There are exceptions, and those exceptions are the only reason I can think of to vote. As for the rest of them, read their speeches, or line bird-cages with their speeches, they are all words writ in water.

Federal -funding- of blogs? Come on, every blog would be a non-stop campaign site, and it would be giving more power and money to incumbents, which is a Bad Thing.
"What they really fear is machine-gunning politicians becoming a popular sport, like skate-boarding." -Nicolas Freeling

Politics And Blogging (4.00 / 1) (#19)
by the trinidad kid on Wed Mar 06, 2002 at 06:44:07 PM EST

Given that the K5 diary is a 'blog', I suppose I am partly doing this.

Me and some colleagues are working on a internet strategy for Scottish politics and policy.

The first project is now live.

I was also a Labour Candidate for the Scottish Parliament, so from a professional point of view...

The internet is both a persistent and a searchable medium which makes a lot of political activity difficult. One of the key things a politician has to do is to hold 5 incompatible opinions and manage them across different sets of people and mediate an outcome which is kinda hard to do in public. (That's why you hate us (and why you can't do without us)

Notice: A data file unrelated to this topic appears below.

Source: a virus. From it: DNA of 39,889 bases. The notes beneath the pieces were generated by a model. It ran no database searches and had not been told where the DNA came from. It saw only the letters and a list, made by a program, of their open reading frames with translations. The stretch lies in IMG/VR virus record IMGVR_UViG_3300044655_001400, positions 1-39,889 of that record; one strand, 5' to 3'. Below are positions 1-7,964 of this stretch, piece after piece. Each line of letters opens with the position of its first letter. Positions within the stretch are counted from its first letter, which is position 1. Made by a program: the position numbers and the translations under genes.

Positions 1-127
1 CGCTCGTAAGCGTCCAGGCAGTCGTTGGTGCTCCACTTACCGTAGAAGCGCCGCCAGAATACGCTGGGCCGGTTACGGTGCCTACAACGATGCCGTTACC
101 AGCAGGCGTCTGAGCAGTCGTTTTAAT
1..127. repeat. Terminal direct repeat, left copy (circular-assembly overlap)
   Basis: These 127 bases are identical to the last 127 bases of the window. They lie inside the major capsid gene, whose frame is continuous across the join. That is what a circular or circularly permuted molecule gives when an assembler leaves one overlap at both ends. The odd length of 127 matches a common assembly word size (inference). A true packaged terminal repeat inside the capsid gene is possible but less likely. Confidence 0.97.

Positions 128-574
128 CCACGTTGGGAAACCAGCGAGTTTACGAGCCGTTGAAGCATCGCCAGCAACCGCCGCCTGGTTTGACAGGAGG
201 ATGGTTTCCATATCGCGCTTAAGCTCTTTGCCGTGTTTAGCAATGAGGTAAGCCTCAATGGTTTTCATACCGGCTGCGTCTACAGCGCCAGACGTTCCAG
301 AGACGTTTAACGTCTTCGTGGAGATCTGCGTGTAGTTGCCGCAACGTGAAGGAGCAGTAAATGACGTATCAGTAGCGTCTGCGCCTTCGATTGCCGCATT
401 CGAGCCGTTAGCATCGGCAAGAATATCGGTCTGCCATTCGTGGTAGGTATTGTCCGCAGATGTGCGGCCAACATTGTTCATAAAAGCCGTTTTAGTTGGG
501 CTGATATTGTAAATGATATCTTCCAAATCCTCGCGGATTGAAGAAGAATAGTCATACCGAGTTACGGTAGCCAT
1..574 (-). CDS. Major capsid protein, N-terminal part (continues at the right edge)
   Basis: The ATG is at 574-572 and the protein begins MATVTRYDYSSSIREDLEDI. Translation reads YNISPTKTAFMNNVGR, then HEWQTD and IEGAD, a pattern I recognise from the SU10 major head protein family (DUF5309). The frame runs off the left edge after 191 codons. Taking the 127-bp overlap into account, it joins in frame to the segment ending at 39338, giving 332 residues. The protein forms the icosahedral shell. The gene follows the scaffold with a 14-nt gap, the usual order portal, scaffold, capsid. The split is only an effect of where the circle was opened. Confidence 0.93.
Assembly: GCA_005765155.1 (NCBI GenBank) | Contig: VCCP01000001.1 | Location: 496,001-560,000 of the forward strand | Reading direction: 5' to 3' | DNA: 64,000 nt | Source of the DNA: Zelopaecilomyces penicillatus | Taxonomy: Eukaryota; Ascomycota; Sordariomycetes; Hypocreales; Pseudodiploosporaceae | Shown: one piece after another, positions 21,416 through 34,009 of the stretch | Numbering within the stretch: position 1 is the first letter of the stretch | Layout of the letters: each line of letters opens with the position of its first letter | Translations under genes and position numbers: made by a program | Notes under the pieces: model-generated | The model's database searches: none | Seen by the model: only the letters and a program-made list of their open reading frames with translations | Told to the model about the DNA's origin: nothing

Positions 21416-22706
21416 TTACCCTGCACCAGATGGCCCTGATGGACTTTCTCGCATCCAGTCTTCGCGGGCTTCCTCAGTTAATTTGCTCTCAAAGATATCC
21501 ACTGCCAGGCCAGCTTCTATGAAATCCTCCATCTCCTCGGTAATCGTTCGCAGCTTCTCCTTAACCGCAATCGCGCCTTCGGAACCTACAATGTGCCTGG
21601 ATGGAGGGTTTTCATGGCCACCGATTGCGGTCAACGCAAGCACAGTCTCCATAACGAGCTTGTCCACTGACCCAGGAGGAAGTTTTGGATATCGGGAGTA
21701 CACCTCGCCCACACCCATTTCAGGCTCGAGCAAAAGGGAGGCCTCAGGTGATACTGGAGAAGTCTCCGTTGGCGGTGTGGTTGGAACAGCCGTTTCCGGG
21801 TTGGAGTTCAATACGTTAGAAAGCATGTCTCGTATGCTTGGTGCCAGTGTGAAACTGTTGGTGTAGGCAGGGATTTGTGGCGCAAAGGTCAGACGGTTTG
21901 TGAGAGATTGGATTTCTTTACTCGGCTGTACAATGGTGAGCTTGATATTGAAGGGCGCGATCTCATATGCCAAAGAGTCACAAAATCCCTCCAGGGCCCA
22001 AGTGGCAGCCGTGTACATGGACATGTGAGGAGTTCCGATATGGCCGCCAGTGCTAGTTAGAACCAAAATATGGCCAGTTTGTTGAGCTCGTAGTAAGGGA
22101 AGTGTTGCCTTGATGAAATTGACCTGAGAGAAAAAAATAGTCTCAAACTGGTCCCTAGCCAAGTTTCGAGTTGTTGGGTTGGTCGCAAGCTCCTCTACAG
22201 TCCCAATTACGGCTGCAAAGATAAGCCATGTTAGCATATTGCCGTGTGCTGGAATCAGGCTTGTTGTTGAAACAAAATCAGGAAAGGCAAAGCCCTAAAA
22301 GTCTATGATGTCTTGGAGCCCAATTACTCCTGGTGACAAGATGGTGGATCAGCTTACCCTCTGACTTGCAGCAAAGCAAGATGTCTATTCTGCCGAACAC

Proper links (4.00 / 1) (#20)
by the trinidad kid on Wed Mar 06, 2002 at 06:52:56 PM EST

I don't know what happened there (apart from me being in too much of a hurry to preview)...

The strategy
The first project

[ Parent ]
Heaven Forbid! (none / 0) (#23)
by opendna on Tue Mar 12, 2002 at 07:59:33 PM EST

A politician who has principles, creativity and an interesting personality?!

In order for this idea to be worthwhile we'd need a slightly higher caliber than we see now. I'd love to read a weblog by Webster or Clay, but I seriously doubt most of our reps are that sophisticated.

If my reps had weblogs that showed virtue, intelligence, wisdom, creativity and enough bravery to *allow* all that to show, I'd vote for them even if I disagreed with their platform. Eloquence & Logic in an election campaign? What a concept!

Blogs for the Politicians | 23 comments (23 topical, 0 editorial, 0 hidden)